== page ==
Researchers from Harvard T.H. Chan School of Public Health recently conducted a study, published in JAMA Network Open, to determine the relationship between pushups and heart disease, which can lead to heart failure, heart attacks and strokes.
To do so, they examined health data from 1,104 active male firefighters collected from 2000 to 2010. The subjects, who were around 40 years old, completed annual physical examinations and health and medical questionnaires. The analysts also measured the participants’ pushup capacity and their performance on the treadmill.
During the 10-year assessment, there were 37 incidents related to cardiovascular disease. All but one of the events occurred in men who completed 40 or fewer pushups at the beginning of the trial.
After further analysis, the scientists calculated that men who could do more than 40 pushups had a 96 percent reduced risk of cardiovascular disease events compared with those who were able to do less than 10.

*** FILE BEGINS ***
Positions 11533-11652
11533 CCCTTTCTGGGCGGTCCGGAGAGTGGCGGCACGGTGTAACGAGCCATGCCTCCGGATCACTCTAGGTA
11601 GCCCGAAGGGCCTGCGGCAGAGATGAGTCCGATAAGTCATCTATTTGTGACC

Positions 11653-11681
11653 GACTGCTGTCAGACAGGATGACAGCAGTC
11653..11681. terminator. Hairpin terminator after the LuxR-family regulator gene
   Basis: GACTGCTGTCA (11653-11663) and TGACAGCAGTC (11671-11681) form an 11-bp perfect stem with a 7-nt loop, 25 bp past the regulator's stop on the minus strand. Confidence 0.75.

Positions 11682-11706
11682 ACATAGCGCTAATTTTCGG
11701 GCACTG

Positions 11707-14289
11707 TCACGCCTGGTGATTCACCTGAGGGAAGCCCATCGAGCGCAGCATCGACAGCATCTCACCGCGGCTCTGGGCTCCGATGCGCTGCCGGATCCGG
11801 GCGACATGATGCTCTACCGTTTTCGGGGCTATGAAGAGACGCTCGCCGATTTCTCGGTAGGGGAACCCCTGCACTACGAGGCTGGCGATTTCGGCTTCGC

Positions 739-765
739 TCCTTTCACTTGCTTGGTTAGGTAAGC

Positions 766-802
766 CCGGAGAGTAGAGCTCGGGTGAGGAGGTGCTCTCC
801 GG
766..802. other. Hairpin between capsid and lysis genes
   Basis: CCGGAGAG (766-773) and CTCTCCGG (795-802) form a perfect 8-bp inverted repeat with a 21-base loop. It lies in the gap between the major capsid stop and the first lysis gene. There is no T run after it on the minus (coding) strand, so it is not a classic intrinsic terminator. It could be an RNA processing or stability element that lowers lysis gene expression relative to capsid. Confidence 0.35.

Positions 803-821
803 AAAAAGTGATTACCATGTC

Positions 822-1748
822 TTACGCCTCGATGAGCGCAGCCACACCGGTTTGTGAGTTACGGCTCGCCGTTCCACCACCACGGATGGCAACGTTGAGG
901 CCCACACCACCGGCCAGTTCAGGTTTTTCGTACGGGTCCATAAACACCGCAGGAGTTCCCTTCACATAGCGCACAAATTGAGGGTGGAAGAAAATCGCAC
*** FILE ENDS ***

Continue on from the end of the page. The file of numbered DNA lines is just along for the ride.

“Our findings provide evidence that pushup capacity could be an easy, no-cost method to help assess cardiovascular disease risk in almost any setting,” first author Justin Yang said in statement.
Furthermore, pushup capacity was more strongly associated with lower incidence of cardiovascular disease events than treadmill performance.
The team did note some limitations. They only evaluated middle-aged men, so results may differ for women or men of other ages.
Nevertheless, they believe their findings are strong.
“This study,” senior author Stefanos Kales said, “emphasizes the importance of physical fitness on health, and why clinicians should assess fitness during clinical encounters.”
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